Alternatives to Foreclosure
Written by: Kristy Welsh
Last Updated: August 14, 2017
A press release issued by RealtyTrac in January of 2017 stated there were 933,045 properties with foreclosure filings in 2016, which was down 14 percent from 2015 to a new 10-year low. Since its peak of 2.9 million properties with foreclosure filings in 2010, it seems there has been a slow downward trend. Counter to the national trend, 12 states posted an increase to overall foreclosure activity in 2016 compared to 2015, including Deleware (up 45 percent); Rhode Island (up 29 percent); Massachusetts (up 21 percent); Connecticut (up 21 percent); and Hawaii (up 20 percent). Foreclosure is financially and psychologically devastating to families and affects the stability of their lives but there are ways you can avoid going through a foreclosure.
Possible Reasons for Foreclosure
Many homeowners who cannot afford their house payments simply walk away because they don't realize that banks and mortgage companies may be willing to work with them in an effort to avoid foreclosure. Foreclosures are costly and time-consuming for financial institutions, and depending on the state in which you live, the process can take months. Besides valuable time, foreclosure costs a considerable amount of money, and lenders would much rather keep the lines of communication open and work with those who can't pay their house payments to find a mutually beneficial solution. They may not be aware of the alternatives, but there are some alternatives available for those who qualify.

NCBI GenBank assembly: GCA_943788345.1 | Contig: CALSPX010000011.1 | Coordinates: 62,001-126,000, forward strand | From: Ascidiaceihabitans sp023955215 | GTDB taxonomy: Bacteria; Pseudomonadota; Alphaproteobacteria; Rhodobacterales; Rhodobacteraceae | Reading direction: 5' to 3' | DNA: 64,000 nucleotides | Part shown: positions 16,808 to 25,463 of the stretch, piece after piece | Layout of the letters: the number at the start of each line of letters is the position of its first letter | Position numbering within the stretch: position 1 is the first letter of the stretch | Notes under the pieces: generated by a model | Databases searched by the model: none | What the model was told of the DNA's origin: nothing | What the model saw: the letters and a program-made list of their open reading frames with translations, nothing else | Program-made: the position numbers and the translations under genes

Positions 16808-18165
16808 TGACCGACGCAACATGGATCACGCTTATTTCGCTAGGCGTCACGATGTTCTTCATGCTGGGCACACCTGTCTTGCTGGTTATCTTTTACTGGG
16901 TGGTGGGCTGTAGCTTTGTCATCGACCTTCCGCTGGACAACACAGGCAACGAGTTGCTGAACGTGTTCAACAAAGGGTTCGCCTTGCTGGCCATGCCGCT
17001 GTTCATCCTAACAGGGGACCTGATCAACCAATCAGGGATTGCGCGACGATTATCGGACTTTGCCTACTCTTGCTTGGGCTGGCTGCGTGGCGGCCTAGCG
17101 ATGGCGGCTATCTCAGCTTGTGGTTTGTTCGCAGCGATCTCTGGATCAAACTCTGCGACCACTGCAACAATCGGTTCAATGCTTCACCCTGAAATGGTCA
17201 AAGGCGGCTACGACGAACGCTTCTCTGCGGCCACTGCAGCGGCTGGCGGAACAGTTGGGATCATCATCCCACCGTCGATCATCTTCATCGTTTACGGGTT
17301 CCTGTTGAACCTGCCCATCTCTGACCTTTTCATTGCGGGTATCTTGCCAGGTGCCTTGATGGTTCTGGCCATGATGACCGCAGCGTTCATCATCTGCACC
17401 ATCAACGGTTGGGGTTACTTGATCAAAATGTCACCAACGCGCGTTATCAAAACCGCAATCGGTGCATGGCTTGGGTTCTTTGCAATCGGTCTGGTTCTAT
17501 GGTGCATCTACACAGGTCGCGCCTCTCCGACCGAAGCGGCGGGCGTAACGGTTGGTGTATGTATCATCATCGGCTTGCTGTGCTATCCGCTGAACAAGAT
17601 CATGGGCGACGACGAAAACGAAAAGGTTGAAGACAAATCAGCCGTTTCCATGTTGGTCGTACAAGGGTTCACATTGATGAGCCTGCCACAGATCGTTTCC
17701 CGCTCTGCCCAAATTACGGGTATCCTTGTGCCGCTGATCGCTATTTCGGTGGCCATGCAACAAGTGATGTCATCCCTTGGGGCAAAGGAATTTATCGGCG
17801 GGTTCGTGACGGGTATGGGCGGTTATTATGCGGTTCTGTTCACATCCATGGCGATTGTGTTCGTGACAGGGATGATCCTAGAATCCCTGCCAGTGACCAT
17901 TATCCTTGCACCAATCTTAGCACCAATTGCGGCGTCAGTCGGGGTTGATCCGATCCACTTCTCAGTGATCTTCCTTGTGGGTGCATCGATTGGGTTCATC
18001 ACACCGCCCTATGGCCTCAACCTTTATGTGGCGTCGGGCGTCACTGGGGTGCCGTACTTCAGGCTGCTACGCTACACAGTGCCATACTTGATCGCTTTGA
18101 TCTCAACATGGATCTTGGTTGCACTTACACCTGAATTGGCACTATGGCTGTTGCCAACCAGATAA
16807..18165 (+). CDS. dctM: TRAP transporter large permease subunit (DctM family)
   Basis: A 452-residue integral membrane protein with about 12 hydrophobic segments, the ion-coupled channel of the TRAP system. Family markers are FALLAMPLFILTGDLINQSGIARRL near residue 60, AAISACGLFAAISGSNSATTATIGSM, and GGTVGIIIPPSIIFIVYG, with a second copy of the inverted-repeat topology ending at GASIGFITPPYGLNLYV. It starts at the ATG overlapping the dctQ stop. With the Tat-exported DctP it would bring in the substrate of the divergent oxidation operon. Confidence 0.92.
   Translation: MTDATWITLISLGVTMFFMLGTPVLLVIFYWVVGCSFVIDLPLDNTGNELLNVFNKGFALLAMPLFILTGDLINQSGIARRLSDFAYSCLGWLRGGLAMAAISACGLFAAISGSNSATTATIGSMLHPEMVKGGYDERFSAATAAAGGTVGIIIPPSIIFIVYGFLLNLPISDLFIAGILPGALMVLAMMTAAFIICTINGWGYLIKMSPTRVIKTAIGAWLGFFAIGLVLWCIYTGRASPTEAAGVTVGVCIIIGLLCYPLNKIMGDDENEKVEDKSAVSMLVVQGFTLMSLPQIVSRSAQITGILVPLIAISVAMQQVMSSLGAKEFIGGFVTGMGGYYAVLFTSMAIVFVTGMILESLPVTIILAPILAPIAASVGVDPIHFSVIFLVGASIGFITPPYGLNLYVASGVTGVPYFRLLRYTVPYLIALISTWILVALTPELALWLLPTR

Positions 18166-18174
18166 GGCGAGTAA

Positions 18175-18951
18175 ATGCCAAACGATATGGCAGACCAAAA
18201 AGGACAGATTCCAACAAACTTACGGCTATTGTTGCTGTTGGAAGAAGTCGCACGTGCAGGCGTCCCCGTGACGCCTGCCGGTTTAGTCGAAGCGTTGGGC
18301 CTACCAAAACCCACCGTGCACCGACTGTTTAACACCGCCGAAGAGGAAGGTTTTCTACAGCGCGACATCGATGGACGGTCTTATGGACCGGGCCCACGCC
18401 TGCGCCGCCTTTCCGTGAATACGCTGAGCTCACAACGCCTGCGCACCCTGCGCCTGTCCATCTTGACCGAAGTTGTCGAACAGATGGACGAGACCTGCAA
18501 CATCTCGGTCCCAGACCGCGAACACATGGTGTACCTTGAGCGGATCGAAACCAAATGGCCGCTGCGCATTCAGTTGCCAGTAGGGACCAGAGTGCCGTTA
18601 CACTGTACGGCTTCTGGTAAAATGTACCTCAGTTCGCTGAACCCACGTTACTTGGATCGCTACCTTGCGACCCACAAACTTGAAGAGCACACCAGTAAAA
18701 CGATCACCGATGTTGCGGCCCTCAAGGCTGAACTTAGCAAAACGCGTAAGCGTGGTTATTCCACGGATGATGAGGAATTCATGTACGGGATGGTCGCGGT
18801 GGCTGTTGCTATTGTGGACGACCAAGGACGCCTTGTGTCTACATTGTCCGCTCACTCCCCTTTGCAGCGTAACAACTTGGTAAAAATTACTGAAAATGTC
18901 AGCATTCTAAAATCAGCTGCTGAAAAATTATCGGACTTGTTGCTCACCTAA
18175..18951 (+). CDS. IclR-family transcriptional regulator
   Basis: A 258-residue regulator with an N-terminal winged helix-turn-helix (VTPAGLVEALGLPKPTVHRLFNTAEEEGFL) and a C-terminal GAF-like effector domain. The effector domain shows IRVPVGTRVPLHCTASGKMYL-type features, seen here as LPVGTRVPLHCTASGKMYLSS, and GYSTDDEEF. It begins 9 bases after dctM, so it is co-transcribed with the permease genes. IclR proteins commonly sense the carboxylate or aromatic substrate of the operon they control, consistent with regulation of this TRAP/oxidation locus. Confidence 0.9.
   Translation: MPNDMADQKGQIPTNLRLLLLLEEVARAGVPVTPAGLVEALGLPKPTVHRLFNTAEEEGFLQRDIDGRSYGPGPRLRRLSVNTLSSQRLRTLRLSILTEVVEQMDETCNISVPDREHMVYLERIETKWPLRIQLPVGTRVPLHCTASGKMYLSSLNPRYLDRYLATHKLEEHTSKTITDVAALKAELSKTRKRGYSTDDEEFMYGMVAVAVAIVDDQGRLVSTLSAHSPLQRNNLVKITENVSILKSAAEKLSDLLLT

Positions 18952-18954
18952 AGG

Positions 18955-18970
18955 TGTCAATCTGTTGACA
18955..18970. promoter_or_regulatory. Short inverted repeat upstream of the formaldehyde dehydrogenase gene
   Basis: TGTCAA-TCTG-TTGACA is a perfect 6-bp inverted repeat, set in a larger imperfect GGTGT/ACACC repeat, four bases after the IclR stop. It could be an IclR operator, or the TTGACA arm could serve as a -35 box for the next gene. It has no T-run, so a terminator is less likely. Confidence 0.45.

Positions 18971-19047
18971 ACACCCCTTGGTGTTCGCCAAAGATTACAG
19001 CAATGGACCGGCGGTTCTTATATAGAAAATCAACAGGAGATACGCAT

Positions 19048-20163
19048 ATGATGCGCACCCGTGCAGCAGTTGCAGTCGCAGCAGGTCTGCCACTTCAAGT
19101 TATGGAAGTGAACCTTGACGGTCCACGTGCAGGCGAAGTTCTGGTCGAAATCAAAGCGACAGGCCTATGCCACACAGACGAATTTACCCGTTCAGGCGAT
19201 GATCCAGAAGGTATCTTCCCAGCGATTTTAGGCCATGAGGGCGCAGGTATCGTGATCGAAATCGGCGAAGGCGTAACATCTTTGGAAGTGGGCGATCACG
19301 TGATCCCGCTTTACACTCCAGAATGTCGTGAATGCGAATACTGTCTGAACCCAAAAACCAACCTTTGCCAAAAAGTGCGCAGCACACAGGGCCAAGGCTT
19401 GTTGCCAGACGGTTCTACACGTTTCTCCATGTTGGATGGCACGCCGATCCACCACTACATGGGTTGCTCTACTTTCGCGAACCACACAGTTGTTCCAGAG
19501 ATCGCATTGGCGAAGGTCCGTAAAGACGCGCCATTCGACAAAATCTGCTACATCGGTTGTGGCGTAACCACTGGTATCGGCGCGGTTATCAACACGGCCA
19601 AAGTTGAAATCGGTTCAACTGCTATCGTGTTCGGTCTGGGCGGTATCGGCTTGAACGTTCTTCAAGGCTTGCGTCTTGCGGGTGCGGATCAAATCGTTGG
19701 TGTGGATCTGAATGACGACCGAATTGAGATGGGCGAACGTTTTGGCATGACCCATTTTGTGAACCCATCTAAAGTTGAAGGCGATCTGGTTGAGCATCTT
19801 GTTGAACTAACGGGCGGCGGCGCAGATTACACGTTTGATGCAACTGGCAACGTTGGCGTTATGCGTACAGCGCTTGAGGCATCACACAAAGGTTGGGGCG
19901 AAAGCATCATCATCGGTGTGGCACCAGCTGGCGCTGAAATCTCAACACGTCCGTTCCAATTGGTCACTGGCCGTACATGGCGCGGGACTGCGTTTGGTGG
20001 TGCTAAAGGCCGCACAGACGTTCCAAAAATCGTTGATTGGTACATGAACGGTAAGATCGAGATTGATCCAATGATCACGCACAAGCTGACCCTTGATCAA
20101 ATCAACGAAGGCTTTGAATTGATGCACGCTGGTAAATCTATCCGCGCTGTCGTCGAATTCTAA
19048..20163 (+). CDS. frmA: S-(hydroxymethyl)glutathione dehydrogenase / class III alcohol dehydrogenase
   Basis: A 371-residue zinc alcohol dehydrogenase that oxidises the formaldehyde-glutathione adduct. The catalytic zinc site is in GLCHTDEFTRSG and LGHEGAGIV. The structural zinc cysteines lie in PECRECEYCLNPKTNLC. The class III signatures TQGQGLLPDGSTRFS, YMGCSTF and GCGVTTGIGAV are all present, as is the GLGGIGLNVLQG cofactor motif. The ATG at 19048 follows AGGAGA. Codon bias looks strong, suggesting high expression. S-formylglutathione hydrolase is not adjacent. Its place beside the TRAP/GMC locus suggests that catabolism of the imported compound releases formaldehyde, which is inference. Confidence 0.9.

Alternatives to Foreclosure
FORBEARANCE PLAN: Forbearance means you are allowed to delay or reduce mortgage payments on a temporary basis with the agreement that another option will be used at the end of that time to bring your account to current status. Most lenders have a forbearance program available, but you need to be diligent and immediately contact the lender to report a temporary loss, hardship and/or reduction in income and to request a forbearance agreement. Your lender, if in agreement, will then temporarily cease legal actions, or not proceed initially, whichever the case may be.
Lenders may agree to combine your forbearance with a reinstatement or a repayment plan if you can provide adequate assurance that you can raise the needed funds to bring your account current by a specified date. Be sure you are provided this agreement in writing. Forbearance programs are best for people who have experienced sudden unexpected income loss or debt, and simply need some extra time to readjust their spending and recover financially.
SHORT SALE: Those who can't afford to pay their house payments and know they can't afford to keep their home can request a short sale. A short sale is when a lender accepts a discount or shortage on a mortgage balance to avoid a possible foreclosure auction or bankruptcy. Depending on your particular situation, this could be one of the best alternatives to foreclosure. Mortgage companies and banks that offer a short sale as a option are sometimes willing to take less than the amount owed on the home.